Speciality Crops

The Speciality Crops team is working to validate the biological functions of plants and products provided by different Cornish SMEs, assisting them in providing scientific evidence for the benefits of their products using 3D printing, cell culture and molecular techniques.

Historically, seaweeds and coastal plants have been used as a source of natural extracts for cosmetic and pharmaceutical applications because of the way they’ve evolved to cope with – and prosper in – their difficult natural environment. Their amino acids, vitamins, minerals – along with hydrophilic and anti-bacterial characteristics – have all been cited as reasons for their effectiveness.

Proponents say such ingredients can help with everything from combating the signs of ageing and fighting acne and dermatitis to helping circulation and relieving muscles and joints. The hydrating, anti-inflammatory and cooling functions of products incorporating them are much admired.

In addition to collaborating with SMEs to identify new plants which have properties that they could integrate into their existing products, the Speciality Crops project will work with them to analyse the functional compositions of their current offering and propose new formulations. 

Key to this will be using the unique ‘human skin equivalent platform’ established at the University of Plymouth’s Peninsula Schools of Medicine and Dentistry. This cutting-edge piece of kit replicates skin with huge degrees of reality, then creates movement, so yielding continuous and real-time insights into tissue and cellular ‘events’, thus giving insights into the ageing process and allowing different materials’ anti-wrinkling effectiveness to be tested.

Skin: Our largest organ

Skin is the largest organ in the body, accounting for around 15% of adult body weight. 

The skin plays an essential role in body protection and homeostasis. It is a complex, multi-layered structure composed of three layers; the epidermis, the dermis, and the hypodermis. Each component has special functions, and if any of these fail then it usually results in an undesirable effect, which can be anything from a rash to cancer. 

Skin research is an advanced and dynamic field in medicine, particularly for skin ageing and cancer research. 

The sun and your skin

Non-melanoma skin cancer usually originates in the outermost layer of the skin, most often developing in areas which are frequently exposed to the sun, including the face, hands, shoulders and back. 

There are two types of non-melanoma skin cancer, squamous cell carcinoma and basal cell carcinoma. Squamous cell carcinoma starts in the cells lining the top of the epidermis, and accounts for around 20% of skin cancers. The South West has a high incidence of skin cancer, which has increased in the last two years.

By investigating the UVB protection properties of coastal Cornish crops, the Speciality Crops project is hoping to combat skin cancer by proving the benefits of these ingredients in topical skin care products. 

Meet the Speciality Crops team

Dr Bing Hu

Associate Professor, Peninsula Dental School

Dr Hu is an Associate Professor in Oral and Dental Health Research at the University of Plymouth. His research focuses on three key areas - skin and oral cancer and regeneration including 3D printing, tooth development and tissue engineering, and salivary gland development and diseases. He is the Principal Investigator on the Speciality Crops project.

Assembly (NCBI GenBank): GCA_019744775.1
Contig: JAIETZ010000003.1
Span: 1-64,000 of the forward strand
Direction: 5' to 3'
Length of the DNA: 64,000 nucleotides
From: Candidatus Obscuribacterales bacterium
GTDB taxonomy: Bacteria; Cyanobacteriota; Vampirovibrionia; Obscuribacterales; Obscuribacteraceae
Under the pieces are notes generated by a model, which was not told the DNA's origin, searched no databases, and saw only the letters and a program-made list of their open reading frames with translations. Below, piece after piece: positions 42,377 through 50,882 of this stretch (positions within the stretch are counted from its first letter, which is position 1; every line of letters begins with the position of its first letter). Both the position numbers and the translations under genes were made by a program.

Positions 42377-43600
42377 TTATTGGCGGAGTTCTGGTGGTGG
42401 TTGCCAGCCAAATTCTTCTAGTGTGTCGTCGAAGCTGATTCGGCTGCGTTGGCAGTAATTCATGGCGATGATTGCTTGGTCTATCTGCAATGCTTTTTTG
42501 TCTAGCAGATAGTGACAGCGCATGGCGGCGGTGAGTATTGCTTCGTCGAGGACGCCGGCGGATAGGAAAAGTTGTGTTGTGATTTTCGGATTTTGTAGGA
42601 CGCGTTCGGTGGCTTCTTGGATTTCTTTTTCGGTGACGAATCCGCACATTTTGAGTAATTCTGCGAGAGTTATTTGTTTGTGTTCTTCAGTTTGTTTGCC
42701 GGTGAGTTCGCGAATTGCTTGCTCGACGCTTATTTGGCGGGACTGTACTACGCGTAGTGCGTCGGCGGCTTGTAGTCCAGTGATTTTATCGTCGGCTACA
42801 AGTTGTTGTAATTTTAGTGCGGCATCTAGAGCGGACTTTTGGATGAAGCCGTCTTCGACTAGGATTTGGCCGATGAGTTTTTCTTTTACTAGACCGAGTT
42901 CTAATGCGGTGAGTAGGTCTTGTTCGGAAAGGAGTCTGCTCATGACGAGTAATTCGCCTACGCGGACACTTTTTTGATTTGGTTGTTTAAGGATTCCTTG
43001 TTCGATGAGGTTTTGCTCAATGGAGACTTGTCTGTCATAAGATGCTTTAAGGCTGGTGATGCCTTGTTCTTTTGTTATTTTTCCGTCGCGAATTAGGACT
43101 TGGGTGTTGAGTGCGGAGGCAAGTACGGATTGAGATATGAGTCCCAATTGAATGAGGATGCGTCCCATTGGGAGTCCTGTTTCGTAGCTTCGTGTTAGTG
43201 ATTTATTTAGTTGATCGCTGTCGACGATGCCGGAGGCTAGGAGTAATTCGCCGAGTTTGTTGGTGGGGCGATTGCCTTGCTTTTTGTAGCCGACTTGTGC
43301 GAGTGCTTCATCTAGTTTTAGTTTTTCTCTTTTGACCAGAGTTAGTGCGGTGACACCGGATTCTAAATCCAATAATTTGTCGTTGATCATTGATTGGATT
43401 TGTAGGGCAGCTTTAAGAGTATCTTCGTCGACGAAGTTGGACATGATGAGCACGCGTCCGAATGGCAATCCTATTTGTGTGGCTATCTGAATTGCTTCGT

Dr Wai Ling Kok

Research Fellow

Wai Ling's work focuses on looking at various molecular mechanisms in which these products might confer anti-ageing or photo protective effects. To look at this, she measures the amount of free radicals or reactive oxygen species produced in the skin cells after UV exposure. 

Charlotte Illsley

Research Associate

Charlotte's work focuses on the development and optimisation of a 3D human skin equivalent model that can be used to mimic normal human skin. It has a broad range of applications that can be utilised by the project, including the testing of particular extracts on dermal and epidermal cells in a 3D environment and to see how these affect certain properties of the skin under a range of conditions. 

Chloe Bolton

Research Associate

Chloe's work focuses on epidermal wound healing, primarily using in vitro techniques to analyse the proliferation, polarisation, and migration of epidermal skin cells at the wound border. These techniques are used to investigate the effects of adding particular extracts and other compounds to the cells to see whether this enhances the rate of wound site closure. 


<p>Cornish seaweed</p>
<p>Speciality crops project samples</p>
<p>Speciality Crops project - close up of seaweed harvesting</p>

Testing with the 3D bioprinter

A new piece of technology at the University of Plymouth is helping researchers to develop a working skin substitute – which is able to mimic functional human skin.

The 3D bioprinter will enable the team to test whether some of the current coastal plants in Cornwall could have powerful skin-care applications.

Learn more about the 3D bioprinter here

European Regional Development Fund (ERDF)

The University of Plymouth is proud to be supported by the European Regional Development Fund. As one stream of funding under the European Structural and Investment Funds (ESIF) Growth Programme 2014–2020, the ERDF focuses on smart, sustainable and inclusive growth. 

The main priorities involve contributions to research and innovation, supporting and promoting small and medium size enterprises (SMEs), and the creation of a low carbon economy. 

<p>Cornish seaweed</p>
<p>Seaweed sample - Speciality Crops project</p>
<p>Measuring seaweed for Speciality Crops project</p>
<p>Seaweed samples - Speciality Crops project</p>
<p>Speciality Crops project - harvesting seaweed</p>
<p>Seaweed samples - Speciality Crops project</p>
<p>Seaweed harvesting - Speciality Crops project</p>